Until recently, I depended solely on the most excellent FilterCategories plugin to, well, filter my category list. For instance, where I might present a subset of my entire category list. The latest hurdle in a static-to-dynamic conversion is dealing with the problem that this plugin doesn’t work in a dynamic publishing environment.
I was working with a client today when I ran into an issue where the computer just would not make a connection to any other devices on the network. I couldn’t even run a NET USE command for a resource on the same computer, a sure sign of trouble. The problem is that I didn’t know what to do.
While I’d noticed the Use Current Pages button previously, I had never paid attention in order to set up multiple start pages manually. Now I know how to do it. Pipes are your friend.
Microsoft, in their infinite wisdom, offers a new Shut Down option in Windows Server 2003. I think it’s available in newer versions of Windows XP as well, but don’t quote me on that part.
Anyway, this option is a nice one – apply the updates that are pending and shut down the computer. It makes perfect sense. But what if you are a remote administrator and would instead prefer to Apply Updates and Restart? Then you’re out of luck.
While they do have some occasional good ideas, you have to wonder if they actually test them in real-world situations. Why would I ever want to shut down a remote computer?
Not too long ago, McDonald’s introduced sweet tea in their restaurants (at least here in Charlotte). I haven’t had a chance to try it. Chick-Fil-A has had sweet tea for at least a few years, and it’s pretty good – though as I recall it’s rather pricey. Today, I found out that Aldi has started carrying sweet tea as well. I just had a glass, and it’s pretty good. At $1.39 per gallon jug, the price is right too.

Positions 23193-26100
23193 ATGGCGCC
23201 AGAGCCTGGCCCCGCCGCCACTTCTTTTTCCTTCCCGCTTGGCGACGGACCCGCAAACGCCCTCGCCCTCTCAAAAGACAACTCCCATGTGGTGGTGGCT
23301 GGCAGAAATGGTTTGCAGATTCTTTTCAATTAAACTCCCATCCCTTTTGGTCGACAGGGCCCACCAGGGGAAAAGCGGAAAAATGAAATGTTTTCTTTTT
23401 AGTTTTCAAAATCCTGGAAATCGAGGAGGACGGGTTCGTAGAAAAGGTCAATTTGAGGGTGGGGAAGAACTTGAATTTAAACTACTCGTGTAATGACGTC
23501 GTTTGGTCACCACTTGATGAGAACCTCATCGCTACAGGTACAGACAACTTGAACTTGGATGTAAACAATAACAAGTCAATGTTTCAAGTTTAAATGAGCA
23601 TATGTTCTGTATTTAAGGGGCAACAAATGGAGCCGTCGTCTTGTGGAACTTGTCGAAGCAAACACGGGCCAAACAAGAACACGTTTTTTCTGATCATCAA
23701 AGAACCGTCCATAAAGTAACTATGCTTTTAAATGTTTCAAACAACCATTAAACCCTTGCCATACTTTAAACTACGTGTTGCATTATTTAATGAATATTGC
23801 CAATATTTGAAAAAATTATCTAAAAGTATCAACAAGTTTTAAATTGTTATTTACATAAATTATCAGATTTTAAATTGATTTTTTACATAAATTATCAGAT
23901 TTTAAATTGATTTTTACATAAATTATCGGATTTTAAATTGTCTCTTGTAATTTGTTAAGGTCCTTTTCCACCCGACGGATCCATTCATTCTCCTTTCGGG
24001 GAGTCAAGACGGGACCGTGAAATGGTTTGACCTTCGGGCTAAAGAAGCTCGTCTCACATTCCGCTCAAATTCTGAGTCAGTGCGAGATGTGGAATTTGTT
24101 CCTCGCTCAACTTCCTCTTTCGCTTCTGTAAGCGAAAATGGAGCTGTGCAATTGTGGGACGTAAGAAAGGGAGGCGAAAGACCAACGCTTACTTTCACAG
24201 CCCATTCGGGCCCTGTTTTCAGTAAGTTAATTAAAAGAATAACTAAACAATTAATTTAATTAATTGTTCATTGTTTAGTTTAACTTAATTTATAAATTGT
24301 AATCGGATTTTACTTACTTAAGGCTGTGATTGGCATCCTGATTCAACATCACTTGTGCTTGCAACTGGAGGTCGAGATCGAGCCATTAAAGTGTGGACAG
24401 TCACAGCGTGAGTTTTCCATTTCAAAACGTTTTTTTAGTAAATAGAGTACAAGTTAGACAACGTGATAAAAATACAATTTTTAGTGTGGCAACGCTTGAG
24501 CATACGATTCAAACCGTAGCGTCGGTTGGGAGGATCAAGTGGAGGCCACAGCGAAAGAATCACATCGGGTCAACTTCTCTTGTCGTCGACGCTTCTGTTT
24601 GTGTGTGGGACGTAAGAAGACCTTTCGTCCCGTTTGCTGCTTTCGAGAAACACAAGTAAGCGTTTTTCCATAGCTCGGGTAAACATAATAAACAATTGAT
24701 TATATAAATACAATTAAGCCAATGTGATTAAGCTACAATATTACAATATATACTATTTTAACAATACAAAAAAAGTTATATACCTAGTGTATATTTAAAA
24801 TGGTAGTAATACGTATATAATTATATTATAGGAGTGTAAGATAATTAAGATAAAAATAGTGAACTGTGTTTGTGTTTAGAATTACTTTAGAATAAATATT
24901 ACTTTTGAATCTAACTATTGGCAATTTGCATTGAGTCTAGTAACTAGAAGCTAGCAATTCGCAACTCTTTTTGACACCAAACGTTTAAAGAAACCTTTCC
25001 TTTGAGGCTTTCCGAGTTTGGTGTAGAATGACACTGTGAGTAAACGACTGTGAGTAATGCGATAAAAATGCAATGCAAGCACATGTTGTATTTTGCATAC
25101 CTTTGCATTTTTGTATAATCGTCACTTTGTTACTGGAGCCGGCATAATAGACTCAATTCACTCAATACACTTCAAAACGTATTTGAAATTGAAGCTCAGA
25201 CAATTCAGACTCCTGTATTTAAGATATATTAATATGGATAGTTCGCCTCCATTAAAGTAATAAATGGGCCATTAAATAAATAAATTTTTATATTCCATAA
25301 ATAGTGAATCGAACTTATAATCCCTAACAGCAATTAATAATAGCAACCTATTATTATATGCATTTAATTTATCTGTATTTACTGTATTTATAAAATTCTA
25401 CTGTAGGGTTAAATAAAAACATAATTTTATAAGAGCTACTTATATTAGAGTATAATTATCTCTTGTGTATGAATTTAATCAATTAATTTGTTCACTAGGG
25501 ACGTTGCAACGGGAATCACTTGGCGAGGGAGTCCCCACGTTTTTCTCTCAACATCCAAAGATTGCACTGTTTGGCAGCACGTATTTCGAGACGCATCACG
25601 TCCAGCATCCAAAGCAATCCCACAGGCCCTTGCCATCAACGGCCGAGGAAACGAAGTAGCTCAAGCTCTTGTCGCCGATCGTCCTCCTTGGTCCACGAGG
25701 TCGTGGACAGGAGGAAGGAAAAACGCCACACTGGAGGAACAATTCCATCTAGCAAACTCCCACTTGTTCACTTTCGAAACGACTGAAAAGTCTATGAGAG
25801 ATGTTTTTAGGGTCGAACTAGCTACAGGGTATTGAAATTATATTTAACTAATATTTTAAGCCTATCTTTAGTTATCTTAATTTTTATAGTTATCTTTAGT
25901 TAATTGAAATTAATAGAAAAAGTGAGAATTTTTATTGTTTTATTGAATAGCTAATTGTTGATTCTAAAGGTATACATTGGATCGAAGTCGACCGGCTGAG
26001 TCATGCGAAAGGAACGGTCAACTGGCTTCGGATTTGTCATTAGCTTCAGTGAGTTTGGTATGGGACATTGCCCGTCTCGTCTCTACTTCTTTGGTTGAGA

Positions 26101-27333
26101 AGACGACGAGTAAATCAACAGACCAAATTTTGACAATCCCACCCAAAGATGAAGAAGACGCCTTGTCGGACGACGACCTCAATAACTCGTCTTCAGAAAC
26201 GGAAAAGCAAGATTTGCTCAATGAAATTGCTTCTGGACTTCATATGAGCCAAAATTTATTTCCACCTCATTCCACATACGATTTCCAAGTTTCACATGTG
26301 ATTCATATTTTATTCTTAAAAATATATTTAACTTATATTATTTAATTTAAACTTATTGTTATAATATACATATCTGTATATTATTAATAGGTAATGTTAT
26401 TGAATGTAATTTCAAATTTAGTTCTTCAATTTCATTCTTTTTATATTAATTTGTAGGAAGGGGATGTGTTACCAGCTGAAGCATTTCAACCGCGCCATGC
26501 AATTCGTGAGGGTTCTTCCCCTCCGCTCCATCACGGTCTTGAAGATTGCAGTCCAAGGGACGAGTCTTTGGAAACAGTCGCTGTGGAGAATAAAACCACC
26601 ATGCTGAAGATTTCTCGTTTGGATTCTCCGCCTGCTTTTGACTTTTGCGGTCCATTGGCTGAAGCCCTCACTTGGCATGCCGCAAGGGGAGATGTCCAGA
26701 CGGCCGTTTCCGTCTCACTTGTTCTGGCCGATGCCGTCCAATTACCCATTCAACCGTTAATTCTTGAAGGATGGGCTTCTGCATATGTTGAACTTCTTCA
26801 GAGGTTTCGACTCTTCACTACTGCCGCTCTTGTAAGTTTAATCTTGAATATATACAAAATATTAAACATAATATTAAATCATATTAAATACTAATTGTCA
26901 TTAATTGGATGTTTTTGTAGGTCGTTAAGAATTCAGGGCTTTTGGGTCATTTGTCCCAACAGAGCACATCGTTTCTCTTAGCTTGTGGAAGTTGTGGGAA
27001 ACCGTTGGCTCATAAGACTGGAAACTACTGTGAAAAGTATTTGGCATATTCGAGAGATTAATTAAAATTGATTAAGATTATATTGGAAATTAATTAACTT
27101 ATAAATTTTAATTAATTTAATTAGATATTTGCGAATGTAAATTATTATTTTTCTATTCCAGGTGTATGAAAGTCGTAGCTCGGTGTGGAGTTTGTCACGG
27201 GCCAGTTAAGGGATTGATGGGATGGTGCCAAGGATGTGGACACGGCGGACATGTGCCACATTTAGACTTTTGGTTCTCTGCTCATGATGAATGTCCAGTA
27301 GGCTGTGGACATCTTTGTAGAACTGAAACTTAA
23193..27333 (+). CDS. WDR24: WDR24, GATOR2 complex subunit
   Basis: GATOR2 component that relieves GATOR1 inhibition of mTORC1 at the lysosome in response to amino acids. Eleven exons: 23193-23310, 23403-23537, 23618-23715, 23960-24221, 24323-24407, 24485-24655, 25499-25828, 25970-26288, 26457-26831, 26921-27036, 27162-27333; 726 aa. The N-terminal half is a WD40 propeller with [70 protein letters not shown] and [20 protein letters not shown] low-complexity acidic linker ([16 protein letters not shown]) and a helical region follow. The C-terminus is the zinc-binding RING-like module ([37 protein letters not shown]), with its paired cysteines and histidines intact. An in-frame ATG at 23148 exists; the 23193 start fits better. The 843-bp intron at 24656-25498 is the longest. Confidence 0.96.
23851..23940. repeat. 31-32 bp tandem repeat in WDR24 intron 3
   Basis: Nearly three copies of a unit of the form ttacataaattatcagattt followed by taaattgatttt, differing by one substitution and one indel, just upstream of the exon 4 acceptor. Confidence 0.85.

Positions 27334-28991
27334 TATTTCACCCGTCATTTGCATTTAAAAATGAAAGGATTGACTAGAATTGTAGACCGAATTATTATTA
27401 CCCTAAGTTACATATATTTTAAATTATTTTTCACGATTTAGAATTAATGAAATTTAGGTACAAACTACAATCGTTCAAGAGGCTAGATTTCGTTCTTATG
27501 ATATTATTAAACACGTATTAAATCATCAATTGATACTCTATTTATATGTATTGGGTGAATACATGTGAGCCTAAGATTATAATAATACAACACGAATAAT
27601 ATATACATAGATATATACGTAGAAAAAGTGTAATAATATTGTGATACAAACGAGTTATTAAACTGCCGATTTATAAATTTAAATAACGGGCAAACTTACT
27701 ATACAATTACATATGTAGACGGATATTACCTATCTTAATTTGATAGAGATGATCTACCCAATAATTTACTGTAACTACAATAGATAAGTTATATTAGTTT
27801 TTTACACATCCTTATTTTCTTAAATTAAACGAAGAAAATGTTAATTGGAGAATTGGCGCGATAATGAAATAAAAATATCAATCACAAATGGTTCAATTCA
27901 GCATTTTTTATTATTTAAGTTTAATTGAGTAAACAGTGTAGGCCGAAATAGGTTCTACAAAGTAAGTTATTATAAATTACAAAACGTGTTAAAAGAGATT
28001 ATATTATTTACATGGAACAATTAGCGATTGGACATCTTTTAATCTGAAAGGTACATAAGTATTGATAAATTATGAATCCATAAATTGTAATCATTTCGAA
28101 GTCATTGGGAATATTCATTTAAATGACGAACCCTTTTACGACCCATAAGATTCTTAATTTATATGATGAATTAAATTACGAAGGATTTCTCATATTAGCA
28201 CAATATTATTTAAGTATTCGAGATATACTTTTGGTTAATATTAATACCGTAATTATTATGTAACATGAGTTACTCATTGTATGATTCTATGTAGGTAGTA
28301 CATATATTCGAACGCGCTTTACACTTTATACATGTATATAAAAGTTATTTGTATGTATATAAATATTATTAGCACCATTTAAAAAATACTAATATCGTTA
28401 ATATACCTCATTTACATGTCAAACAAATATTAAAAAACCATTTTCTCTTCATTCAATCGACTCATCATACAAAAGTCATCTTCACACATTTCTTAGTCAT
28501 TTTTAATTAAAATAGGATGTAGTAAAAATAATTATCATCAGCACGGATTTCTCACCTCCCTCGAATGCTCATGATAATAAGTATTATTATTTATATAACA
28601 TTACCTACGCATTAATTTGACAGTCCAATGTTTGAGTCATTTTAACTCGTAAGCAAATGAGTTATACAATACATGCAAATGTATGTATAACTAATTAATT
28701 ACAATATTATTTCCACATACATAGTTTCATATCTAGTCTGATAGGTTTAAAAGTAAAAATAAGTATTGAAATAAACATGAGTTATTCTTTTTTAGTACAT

Almost every day I see someone effectively run a stop sign. Just today I would have seen it again if the person didn’t realize that there was actually a car coming from another direction. Even if these drivers don’t blow through it completely, they generally don’t slow enough to make much of a difference. Today’s example, for instance, was nearly halfway across the intersection before they stopped because of the other car.
So it seems that fish is only healthy for your heart if you don’t fry it. Huh.
I think I’ve come to the conclusion that people just like to hear themselves talk, but they don’t like to hear what they say. For instance: I heard an advertisement the other day that said, “And now every month my payment is exactly the same every time” – I think it had to do with a mortgage company or something.
The person talking apparently had different payments each month, and now they have the same. It’s clear enough, but I don’t get the need for the whole sentence as provided. The first part (dropping “every time”) is fine. As is the last part (leaving “every month”). But saying “every month…every time” is redundant.
I think people start off with good intentions. But somewhere in the middle, they forget how they started, and they have to tack on extra information at the end to make sure they get everything.
Are our attention spans really so bad that we can’t listen to an entire sentence, even when we are the ones speaking? That’s horrible! Come on people, pay attention – at least to yourself. And when you do, you’ll actually be able to say the same thing with fewer words, which in turn means that you’ll likely not have to pay attention as long. It’s a win-win situation!
As it appears the multiple-billion dollar upgrade of US security systems has been pretty much wasted, it makes me wonder if there is ever an end in sight. While we routinely pour money down the drain, surely we, as a people, will have to realize sometime that the money the government wastes isn’t theirs – it is ours!